software visualization, mentioned above, we were able to observe that the emerging
structures described by the users’ surfing was relevant to the assigned tasks. In fact, the
subjects spent the majority of their time on the nodes of the assigned study area.
However, the number of subjects involved was too small to affirm that this result is an
effect of the metacognitive prompts. Nevertheless we can conclude that the presence of
metacognitive prompts did not disturb the students’ surfing or their learning processes.
Table 2. Metacognitive questions and answers
Metacognitive questions
Why did you come back to the
home page?
How did you understand that
this is a link?
Do you intend to return to this
page? Why/Why not?
Why have you selected this link
rather than the others on the page?
What information do you expect
to find?
What else can you click on this
To visualize other surfing
Because when I moved the
cursor of the mouse it
became a hand.
To revise some topics that I
don’t remember.
Because I’m surfing the site
in an orderly way.
circulation of blood.
There are 9 other links.
The Questionnaire "Considerations about surfing the web". The aim of the questionnaire was to evaluate how the subject perceives his surfing behaviour. A
comparison between this evaluation and tracking data provides useful suggestions for
improving the system.
The questionnaire consisted of 9 questions concerning:
the self-examination of surfing behaviour;
the subjective evaluation of the efficacy of content presentation in
the subject's awareness of strategies used during surfing.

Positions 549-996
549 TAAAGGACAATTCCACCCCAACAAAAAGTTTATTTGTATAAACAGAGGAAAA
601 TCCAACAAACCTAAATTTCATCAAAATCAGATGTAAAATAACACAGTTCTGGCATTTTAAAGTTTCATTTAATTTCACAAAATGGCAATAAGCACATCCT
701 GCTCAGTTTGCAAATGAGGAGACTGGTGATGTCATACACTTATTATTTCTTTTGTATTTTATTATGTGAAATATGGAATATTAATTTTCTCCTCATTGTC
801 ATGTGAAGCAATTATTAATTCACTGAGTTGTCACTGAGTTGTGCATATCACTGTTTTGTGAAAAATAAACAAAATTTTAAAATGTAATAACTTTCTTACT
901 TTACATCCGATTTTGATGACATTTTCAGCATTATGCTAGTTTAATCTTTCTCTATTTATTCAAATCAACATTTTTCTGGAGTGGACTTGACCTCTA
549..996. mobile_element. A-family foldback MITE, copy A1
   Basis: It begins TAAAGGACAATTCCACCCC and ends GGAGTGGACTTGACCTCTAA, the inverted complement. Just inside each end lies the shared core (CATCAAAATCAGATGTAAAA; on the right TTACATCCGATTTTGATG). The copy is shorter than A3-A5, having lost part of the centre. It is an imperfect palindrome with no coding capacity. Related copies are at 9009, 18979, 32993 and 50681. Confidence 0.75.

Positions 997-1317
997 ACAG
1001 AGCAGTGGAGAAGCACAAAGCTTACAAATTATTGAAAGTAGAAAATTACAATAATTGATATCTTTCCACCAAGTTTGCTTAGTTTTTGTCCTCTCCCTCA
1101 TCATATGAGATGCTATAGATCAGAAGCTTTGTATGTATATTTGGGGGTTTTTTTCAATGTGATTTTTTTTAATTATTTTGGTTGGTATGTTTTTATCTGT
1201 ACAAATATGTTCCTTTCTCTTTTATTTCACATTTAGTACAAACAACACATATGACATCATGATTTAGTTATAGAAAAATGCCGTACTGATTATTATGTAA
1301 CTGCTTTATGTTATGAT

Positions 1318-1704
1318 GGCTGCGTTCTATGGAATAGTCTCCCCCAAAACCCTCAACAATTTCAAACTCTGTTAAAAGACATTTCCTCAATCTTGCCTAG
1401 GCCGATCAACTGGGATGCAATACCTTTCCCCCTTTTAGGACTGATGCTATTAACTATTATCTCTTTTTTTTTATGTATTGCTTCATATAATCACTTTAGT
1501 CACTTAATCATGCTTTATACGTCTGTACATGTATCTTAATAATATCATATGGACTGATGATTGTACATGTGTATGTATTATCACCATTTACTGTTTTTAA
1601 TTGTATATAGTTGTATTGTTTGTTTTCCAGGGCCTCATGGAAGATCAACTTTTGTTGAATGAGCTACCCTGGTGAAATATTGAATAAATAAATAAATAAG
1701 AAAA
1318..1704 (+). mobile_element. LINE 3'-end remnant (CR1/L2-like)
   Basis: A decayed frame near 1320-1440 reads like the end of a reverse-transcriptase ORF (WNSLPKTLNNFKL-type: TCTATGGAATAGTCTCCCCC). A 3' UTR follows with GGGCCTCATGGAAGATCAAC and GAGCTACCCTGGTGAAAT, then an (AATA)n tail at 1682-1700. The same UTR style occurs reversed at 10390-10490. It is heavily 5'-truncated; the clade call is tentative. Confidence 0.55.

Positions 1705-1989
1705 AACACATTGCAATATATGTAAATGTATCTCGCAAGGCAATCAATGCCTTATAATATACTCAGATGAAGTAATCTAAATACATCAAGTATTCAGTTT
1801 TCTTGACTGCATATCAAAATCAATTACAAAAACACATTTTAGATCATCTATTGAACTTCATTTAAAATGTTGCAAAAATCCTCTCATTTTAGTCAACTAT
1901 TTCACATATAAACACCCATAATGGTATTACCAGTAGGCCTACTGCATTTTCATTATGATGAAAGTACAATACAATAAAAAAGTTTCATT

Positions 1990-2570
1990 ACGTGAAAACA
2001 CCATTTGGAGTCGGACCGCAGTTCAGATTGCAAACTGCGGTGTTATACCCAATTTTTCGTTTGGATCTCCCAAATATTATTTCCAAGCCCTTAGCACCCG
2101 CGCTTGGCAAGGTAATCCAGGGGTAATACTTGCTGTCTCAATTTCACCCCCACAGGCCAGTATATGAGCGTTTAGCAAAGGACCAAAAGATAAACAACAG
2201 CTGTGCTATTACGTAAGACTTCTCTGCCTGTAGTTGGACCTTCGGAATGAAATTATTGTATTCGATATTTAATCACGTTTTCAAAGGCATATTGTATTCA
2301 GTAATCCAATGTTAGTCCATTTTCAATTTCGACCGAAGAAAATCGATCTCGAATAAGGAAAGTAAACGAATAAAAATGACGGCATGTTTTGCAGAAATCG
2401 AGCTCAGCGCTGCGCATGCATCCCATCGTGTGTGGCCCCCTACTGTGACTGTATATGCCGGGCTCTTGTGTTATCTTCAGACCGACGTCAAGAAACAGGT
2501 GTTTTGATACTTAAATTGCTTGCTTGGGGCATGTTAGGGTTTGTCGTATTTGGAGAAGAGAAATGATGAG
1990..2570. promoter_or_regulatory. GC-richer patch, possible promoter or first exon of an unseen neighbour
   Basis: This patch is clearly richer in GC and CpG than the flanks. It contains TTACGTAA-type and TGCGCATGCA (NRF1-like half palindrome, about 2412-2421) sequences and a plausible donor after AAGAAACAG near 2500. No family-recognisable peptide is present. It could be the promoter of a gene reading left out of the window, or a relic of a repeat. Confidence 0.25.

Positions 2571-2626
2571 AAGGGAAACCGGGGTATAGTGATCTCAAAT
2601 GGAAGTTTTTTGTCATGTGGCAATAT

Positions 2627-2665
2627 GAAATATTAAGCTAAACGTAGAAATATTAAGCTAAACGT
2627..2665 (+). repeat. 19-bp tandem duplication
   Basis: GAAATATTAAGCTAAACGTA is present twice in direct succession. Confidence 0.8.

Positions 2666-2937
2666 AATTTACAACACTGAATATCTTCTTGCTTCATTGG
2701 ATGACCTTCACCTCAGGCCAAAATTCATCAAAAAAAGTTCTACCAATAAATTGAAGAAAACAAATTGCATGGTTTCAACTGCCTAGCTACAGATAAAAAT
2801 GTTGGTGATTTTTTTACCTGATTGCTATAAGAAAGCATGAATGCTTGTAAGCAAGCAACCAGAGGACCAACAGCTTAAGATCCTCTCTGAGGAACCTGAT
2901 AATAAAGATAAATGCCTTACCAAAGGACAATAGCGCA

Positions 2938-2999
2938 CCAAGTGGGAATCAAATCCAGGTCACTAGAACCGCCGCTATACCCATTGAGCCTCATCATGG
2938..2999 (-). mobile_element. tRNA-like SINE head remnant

G. Chiazzese et al.
The questionnaire was administered during a meeting of the whole class, at the
conclusion of the activities using [email protected]
The answers permitted us to distinguish some behaviors common to a majority of
the students involved. These will now be considered.
The visual components are the most attractive parts of hypermedia. In fact, the
images are a means to facilitate comprehension of the contents; they make the
presentation more attractive and exciting and thus improve learning.
The students expressed a preference for this means of presentation and their
answers were supported by tracking data which showed that pages with images were
visited more frequently. Pages containing a lot of links and written text proved to be
less attractive and were less visited. Pages containing many technical terms were
particularly uninteresting for the students.
From this analysis we can conclude that a good combination of written text and
images is essential for improving comprehension and motivating web surfing.
The questionnaire also revealed the principal cognitive learning strategies adopted
by the subjects.
First subjects read the whole text carefully before beginning another activity. In
case of difficulty in understanding respondents tended to reread the text several times,
using didactic tools such as glossaries and dictionaries to increase comprehension.
The analysis of the answers revealed that the subjects recognized that if they had to
repeat the same surfing activity they would modify the strategies they had adopted
previously. In fact, the students appeared to change their behaviour on the base of
experience acquired during each surfing session.
Thus online learning was like a continuous training activity where the subjects
tended to improve their strategies by avoiding the actions which were less effective
for exploring and learning the topic’s contents.
In conclusion, the results of the questionnaire allowed us to study the students'
surfing behaviour and suggested some ways to improve the system. However, the
questionnaire could be made more effective by selecting the items more carefully and